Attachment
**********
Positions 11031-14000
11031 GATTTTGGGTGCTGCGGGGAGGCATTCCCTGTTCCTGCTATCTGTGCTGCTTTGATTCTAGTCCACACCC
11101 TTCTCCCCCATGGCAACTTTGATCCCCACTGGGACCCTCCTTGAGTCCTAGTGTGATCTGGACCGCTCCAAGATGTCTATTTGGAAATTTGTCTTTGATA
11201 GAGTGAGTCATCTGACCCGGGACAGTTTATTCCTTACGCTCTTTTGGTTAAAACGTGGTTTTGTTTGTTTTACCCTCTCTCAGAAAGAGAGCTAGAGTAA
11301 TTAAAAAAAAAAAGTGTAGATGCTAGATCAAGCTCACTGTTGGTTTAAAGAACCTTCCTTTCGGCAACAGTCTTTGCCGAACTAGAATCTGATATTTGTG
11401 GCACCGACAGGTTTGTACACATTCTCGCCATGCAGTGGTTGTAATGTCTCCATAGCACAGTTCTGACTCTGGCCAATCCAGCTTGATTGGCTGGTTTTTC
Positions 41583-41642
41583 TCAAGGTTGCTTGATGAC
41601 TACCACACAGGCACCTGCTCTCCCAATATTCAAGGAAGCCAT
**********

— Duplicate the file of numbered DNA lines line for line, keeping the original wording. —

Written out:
Positions 11031-14000
11031 GATTTTGGGTGCTGCGGGGAGGCATTCCCTGTTCCTGCTATCTGTGCTGCTTTGATTCTAGTCCACACCC
11101 TTCTCCCCCATGGCAACTTTGATCCCCACTGGGACCCTCCTTGAGTCCTAGTGTGATCTGGACCGCTCCAAGATGTCTATTTGGAAATTTGTCTTTGATA
11201 GAGTGAGTCATCTGACCCGGGACAGTTTATTCCTTACGCTCTTTTGGTTAAAACGTGGTTTTGTTTGTTTTACCCTCTCTCAGAAAGAGAGCTAGAGTAA
11301 TTAAAAAAAAAAAGTGTAGATGCTAGATCAAGCTCACTGTTGGTTTAAAGAACCTTCCTTTCGGCAACAGTCTTTGCCGAACTAGAATCTGATATTTGTG
11401 GCACCGACAGGTTTGTACACATTCTCGCCATGCAGTGGTTGTAATGTCTCCATAGCACAGTTCTGACTCTGGCCAATCCAGCTTGATTGGCTGGTTTTTC
Positions 41583-41642
41583 TCAAGGTTGCTTGATGAC
41601 TACCACACAGGCACCTGCTCTCCCAATATTCAAGGAAGCCAT